years after the litigation commenced), to prepare a drawing of
a bathroom vanity he had built without a drawing. His evidence
on that point is in direct conflict with Ms. Fiume’s evidence that
Ms. Wilkes had approved the construction of all of the vanities
after she was shown the drawings.
 The trial judge accepted the Fiumes’ evidence as entirely
credible. He did so without making any reference to Mr.
Derewonko’s evidence in his reasons for judgment.
 The respondents argue that there is no requirement for
a trial judge to “refer to every item of evidence considered or to
detail the way each item of evidence was assessed” (see R. v. H.
(J.M.) (2011), 113 O.R. (3d) 80,  3 S.C.R. 197,  S.C.J.
No. 45, 2011 SCC 45, at para. 32). They submit that there are
very good reasons for the trial judge to have rejected the evidence
of Birkshire’s two former employees, or to have considered it to
be irrelevant to the issues at hand. In their view, even if credibility played a role, there is no reason to interfere with the trial
judge’s factual findings since he effectively explained why he preferred the respondents’ evidence over that of the appellants.
 We disagree. Considering the record as a whole, including
the fact that the trial judge reopened the case to hear the evidence of the two witnesses after determining that it could bear on
the material issue of the respondents’ credibility, the trial judge’s
failure to address this evidence in his reasons creates problems on
appeal. Credibility played an important role in the trial, in which
the central issue was the scope and terms of the home renovation
contract. The trial judge rejected the evidence of the appellants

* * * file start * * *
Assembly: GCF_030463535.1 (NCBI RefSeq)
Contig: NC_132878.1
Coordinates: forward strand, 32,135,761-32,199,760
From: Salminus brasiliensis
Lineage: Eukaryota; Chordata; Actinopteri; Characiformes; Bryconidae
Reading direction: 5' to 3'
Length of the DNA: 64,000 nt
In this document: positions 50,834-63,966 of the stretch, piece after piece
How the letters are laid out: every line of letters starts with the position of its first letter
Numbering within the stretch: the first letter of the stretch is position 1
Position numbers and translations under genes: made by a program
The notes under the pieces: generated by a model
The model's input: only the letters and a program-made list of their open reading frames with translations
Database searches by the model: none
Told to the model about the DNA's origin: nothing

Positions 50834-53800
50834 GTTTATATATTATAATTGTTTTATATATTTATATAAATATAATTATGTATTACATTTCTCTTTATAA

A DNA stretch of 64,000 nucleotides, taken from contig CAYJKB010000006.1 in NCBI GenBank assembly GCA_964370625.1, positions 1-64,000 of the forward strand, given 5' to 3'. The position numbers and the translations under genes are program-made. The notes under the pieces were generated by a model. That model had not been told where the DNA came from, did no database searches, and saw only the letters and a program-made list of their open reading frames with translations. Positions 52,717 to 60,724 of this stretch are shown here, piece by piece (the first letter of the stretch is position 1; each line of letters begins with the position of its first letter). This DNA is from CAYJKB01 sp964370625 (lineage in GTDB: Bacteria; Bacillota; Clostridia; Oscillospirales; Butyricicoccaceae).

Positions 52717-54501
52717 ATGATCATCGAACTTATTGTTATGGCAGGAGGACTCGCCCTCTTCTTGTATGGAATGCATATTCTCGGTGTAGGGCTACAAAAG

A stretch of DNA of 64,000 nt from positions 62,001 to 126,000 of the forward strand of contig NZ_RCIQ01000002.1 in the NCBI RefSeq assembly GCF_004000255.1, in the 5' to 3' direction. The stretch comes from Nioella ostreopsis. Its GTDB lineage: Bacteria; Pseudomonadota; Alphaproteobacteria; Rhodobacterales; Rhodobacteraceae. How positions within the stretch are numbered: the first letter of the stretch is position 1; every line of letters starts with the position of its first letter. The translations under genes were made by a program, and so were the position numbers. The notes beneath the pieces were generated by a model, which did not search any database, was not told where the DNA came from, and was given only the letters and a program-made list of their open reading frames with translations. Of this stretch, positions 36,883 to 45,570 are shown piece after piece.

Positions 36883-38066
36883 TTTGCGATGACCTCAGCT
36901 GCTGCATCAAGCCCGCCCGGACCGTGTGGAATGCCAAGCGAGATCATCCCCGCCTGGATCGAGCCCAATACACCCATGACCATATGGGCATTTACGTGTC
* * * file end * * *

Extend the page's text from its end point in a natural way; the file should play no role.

on several points and he explained why he preferred the evidence
of the respondents. If Mr. Derewonko’s evidence had been accepted, it would have meant that a drawing that was introduced by the
respondents at trial as being contemporaneous with Birkshire’s
work, was created well after the litigation had commenced. Such
evidence could have had a material effect on the credibility of the
respondents, and indeed on the administration of justice.
 Although we specifically refrain from commenting upon the
credibility of the evidence led by the appellants when they
reopened their case, it was incumbent on the trial judge to at least
advert to the evidence and resolve it. This is particularly true given
that the trial judge had pre-determined the materiality of the evidence, acknowledging that it was sufficiently probative of credibility
to justify the exercise of his discretion in favour of reopening the
 As this court noted in Dovbush v. Mouzitchka (2016), 131
O.R. (3d) 474,  O.J. No. 2627, 2016 ONCA 381, at para. 29,
“[a] trial judge owes the losing party an explanation for rejecting